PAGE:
新加坡近日首次发布针对的行为规定，要求 尽量走 并靠道路 走，同时对周围环境保持警惕，避免使用手机或听音乐。
Pedestrians are urged to stay away, if possible, from paths they have to share with cyclists. But if they must use these shared paths, they are advised to keep left unless they are overtaking another pedestrian.
Another good practice the authorities want pedestrians to adopt is to refrain from using their mobile phones while walking on shared paths.
These are some of the suggested habits set out by the Land Transport Authority (LTA) in Singapore’s first code of conduct for pedestrians. It came into effect this month, on Aug 1.
The new code is an addition to the existing code of conduct for other users of public paths, such as cyclists and e-scooter riders.
It is also part of measures proposed late last year by the Active Mobility Advisory Panel (AMAP).
Yesterday, LTA said it will roll out a campaign to encourage gracious behaviour on shared paths and footpaths by the end of this year.
National University of Singapore transport infrastructure expert Raymond Ong welcomed the new code, saying a pedestrian who is not distracted will be better able to avoid accidents.
“Pedestrians need to understand that they have a role to play in ensuring their own safety,” he added.
“Also, in Singapore, we don’t have a lot of physical space to create separations between paths, so it is more about shaping behaviour and trying to make the environment more conducive for walking and cycling.”
He did not think penalties are the answer to developing good behaviour. “What is important is to educate the public such that the behaviour becomes intuitive,” he said.
Other LTA-recommended behaviour for pedestrians includes using pedestrian crossings on roads instead of bicycle crossings as well as refraining from listening to music in a way that will prevent them from detecting danger or oncoming obstacles.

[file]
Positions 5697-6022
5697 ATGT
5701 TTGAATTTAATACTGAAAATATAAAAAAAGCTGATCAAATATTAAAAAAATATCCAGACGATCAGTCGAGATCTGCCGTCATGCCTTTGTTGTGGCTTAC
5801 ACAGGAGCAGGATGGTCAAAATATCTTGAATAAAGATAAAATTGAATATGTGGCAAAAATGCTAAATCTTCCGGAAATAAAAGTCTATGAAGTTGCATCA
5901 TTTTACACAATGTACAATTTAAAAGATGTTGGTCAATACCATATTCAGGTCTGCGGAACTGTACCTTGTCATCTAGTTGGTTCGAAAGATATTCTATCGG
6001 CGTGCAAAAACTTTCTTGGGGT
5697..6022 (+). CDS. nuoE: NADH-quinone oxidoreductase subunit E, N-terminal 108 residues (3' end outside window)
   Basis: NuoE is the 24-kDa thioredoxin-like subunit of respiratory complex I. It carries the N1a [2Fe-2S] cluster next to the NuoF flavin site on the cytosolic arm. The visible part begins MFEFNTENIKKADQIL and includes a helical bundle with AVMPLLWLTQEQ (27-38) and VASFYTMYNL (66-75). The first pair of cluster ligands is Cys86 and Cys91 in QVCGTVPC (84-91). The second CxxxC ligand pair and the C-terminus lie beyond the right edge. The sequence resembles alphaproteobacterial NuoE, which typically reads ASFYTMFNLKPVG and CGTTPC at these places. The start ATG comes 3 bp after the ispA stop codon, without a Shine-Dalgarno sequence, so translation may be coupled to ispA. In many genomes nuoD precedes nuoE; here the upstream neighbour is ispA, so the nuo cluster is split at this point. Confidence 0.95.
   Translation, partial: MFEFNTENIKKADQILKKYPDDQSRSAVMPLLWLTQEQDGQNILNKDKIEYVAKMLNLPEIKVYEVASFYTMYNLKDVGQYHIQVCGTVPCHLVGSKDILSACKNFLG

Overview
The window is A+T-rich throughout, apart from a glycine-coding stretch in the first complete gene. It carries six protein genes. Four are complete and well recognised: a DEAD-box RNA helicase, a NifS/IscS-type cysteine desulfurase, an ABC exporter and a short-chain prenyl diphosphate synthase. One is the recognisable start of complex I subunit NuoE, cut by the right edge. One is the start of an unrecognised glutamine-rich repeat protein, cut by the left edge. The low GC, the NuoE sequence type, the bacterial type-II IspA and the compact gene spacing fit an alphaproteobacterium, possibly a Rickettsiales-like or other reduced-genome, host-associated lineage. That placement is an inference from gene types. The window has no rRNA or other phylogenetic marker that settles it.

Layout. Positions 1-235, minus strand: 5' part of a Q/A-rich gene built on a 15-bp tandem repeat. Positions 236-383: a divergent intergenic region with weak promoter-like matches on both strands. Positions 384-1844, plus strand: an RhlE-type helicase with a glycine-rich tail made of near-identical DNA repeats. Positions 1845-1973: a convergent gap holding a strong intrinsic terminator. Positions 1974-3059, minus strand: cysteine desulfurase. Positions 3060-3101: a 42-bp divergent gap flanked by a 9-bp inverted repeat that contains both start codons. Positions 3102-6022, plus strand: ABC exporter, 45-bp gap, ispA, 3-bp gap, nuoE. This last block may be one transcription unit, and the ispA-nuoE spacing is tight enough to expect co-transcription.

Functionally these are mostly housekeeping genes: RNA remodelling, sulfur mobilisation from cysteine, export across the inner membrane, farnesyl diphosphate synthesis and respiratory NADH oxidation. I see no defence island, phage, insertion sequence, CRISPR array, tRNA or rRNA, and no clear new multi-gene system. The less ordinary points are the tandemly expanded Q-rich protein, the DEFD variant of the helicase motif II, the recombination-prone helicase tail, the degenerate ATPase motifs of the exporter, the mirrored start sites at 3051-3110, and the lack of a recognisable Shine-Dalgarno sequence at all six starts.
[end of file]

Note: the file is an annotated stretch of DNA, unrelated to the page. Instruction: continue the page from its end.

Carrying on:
But Mr Francis Chu, co-founder of cycling group Love Cycling SG, said the pedestrian code of conduct was unnecessary.
“Formalising keeping to the left while walking can cause some aggressive riders to shift the blame to the victim in the case of an accident,” he said.
He further pointed out that some pedestrians, such as the elderly and young children, may not be able to keep left and be alert at all times.
“If the main objective is safety for all path users, aren’t the two simple rules of riders giving way and keeping a safe distance from pedestrians sufficient?” he added.
Besides the pedestrian code of conduct, two other rules for mobility safety also took effect this month.
One is the ban on those aged below 16 from riding electric scooters without supervision, and the other is making it an offence for cyclists and PMD users to use their mobile phones while riding.
For adults supervising underage e-scooter riders, LTA wants them to keep their eyes on one rider at a time and not to let them out of their sight.
They need to also educate the young rider about safe riding and the relevant regulations, like not exceeding 25kmh on a cycling path.
Stay off shared paths and keep to footpaths where possible.
Stay off bicycle crossings and keep to pedestrian crossings.
Keep as far left as possible on paths except when overtaking another pedestrian.
Stay alert and do not use mobile phones or devices in a way that distracts from potential hazards.
Keep to supervising one underage rider at a time.
Remain near the rider and maintain a clear line of sight at all times.
Ensure that underage rider is capable of handling the PMD, check that it is in good working condition and inform rider about risks and rules.